8 8 examination, or a take-home examination plus oral defense, at the discretion of the student s special area committee. This exam should be related to the student's dissertation topic. Written examinations may be given in any semester at a time convenient to both the student and the committee, but leaving a sufficient period for the result to be determined, and transmitted to the student, prior to the deadline for grade submission. The special area examination may be retaken only once. Failure to pass the examination on the second attempt constitutes grounds for dismissal from the program (see section 7). Students should register for the preliminary examination course (PHI 8964; zero hours) at the beginning of the semester in which they intend to take their special area examination. C. Further credit hour requirements for the Ph.D. (see also 4.3 B 2) Beyond the 60 hours required for admission to candidacy, a further 30 are required for the Ph.D. At least 24 of these further 30 hours must be dissertation hours. As part of the total 90 hours required for the Ph.D., the student may, but need not, take DIS hours, tutorials, supervised teaching hours, supervised research hours, graduate language hours, and/or graduate hours outside philosophy, subject to the following limitations. Of the 90 hours, at most: 12 can be DIS or tutorial hours (excluding tutorials that are fulfilling seminar hours: see section 5) 5 can be supervised teaching hours 5 can be supervised research hours 3 can be graduate language hours 12 can be graduate hours outside philosophy D. Language requirement While there is a university language requirement for the M.A. degree (see 3.2 H), there is none for the Ph.D. However, when knowledge of a particular foreign language is deemed necessary for a student's chosen dissertation focus by either the special area or dissertation committee, the student must demonstrate a reading knowledge of that language. E. Dissertation Prospectus Within two semesters after admission to candidacy, the student must submit and defend a dissertation prospectus. The prospectus should include a description and defense of a viable research project (5-10 pages) and a bibliography. The prospectus is to be defended before the student s dissertation committee. Upon successful defense of the dissertation prospectus the student must submit to the main office the signed Thesis/Dissertation Research Approval Form along with a copy of the defended prospectus.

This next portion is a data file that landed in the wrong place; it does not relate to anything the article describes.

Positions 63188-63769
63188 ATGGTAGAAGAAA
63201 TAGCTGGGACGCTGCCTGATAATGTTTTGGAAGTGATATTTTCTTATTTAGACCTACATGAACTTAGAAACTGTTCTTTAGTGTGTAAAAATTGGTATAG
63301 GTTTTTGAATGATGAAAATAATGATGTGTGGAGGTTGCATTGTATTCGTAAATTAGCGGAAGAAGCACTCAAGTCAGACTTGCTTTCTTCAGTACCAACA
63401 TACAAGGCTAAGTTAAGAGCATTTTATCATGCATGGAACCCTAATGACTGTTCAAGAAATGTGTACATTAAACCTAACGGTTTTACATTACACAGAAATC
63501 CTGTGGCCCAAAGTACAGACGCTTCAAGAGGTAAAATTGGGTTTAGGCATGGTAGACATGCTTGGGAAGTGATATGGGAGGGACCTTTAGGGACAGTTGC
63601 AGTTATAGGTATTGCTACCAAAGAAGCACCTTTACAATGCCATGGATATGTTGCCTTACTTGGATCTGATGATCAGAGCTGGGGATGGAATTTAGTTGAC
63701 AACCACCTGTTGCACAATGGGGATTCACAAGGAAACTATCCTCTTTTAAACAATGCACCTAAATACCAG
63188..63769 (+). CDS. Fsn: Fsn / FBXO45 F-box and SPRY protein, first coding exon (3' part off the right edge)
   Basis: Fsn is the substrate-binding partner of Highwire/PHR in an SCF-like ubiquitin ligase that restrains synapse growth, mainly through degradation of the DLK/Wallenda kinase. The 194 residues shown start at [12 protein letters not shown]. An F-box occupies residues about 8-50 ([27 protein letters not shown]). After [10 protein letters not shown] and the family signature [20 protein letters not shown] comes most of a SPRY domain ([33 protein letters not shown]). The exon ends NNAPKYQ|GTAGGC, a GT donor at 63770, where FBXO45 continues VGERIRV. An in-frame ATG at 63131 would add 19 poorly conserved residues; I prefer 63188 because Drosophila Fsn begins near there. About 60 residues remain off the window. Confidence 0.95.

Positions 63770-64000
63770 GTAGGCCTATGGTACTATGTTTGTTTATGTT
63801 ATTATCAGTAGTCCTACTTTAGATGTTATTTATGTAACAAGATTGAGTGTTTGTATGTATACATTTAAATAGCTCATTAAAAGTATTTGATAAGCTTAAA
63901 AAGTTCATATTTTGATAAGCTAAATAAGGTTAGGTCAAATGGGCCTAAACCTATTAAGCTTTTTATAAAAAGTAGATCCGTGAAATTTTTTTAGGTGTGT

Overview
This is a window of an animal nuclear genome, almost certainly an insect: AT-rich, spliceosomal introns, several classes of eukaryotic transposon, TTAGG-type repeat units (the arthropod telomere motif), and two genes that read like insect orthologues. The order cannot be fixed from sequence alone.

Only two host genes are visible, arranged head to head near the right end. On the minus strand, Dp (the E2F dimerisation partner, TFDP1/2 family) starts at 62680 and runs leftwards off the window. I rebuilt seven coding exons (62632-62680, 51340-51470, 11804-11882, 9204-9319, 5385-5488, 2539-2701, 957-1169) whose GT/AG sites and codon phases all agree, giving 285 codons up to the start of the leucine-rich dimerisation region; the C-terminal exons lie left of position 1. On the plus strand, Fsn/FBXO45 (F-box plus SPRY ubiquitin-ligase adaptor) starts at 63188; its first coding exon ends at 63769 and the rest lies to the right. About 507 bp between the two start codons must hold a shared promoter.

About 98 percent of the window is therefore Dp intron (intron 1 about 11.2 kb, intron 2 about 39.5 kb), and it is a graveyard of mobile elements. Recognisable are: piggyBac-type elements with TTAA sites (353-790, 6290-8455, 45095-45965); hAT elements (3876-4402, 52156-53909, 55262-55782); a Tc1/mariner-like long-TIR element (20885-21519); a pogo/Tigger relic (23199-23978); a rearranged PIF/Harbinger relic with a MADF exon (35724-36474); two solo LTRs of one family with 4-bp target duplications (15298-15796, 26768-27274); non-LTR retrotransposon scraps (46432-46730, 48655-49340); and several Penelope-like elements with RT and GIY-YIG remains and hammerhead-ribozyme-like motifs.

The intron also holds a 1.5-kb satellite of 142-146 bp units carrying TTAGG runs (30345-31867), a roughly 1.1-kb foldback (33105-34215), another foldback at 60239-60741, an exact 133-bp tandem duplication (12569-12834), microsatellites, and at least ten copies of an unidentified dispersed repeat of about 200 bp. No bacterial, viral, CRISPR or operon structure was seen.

9 F. Dissertation A student s dissertation committee is charged with guiding the doctoral candidate through the successful completion of an original piece of philosophical work, usually during the last year or 18 months of residence, but the dissertation may be written in absentia. The student must orally defend the dissertation, and receive a unanimous vote of approval from the dissertation committee, before being awarded the doctorate. The following procedures are to govern the preparation and defense of the dissertation: 1. Copies of the dissertation in the form in which the candidate's dissertation advisor and the candidate expect it to be defended shall be made available to all members of the dissertation committee, and placed in the departmental office, at least four weeks prior to the date of the oral defense. 2. An announcement of the place and time of the oral defense shall be presented to the Office of Graduate Studies and posted around the department at least two weeks prior to the date of the oral defense. The oral defense may be conducted remotely if the student or members of the dissertation committee cannot all be physically present on campus on the defense date. The department must be given at least two weeks notice if this is to be the case. G. Scholarly Engagement There is a university requirement that doctoral students actively participate in the scholarly community. Doctoral students in philosophy can satisfy this requirement by completing their 30 hour seminar requirement (see 4.3 B 2). H. Further university requirements Students should consult the current edition of the Florida State University General Bulletin (Graduate Edition) to ascertain additional university requirements. 5. LEAVES OF ABSENCE Under special circumstances, graduate students may apply for a leave of absence from the university for a specific period of up to three consecutive semesters (includes summer term). The circumstances justifying a leave include, but are not limited to: personal or family medical conditions, call to active military duty, parental leave, death in immediate family, or completion of an off-campus internship. The student must provide appropriate documentation and a rationale for the leave request. Before applying for leaves of absence, students should consult with the Director of Graduate Studies, who can provide details on the process. 9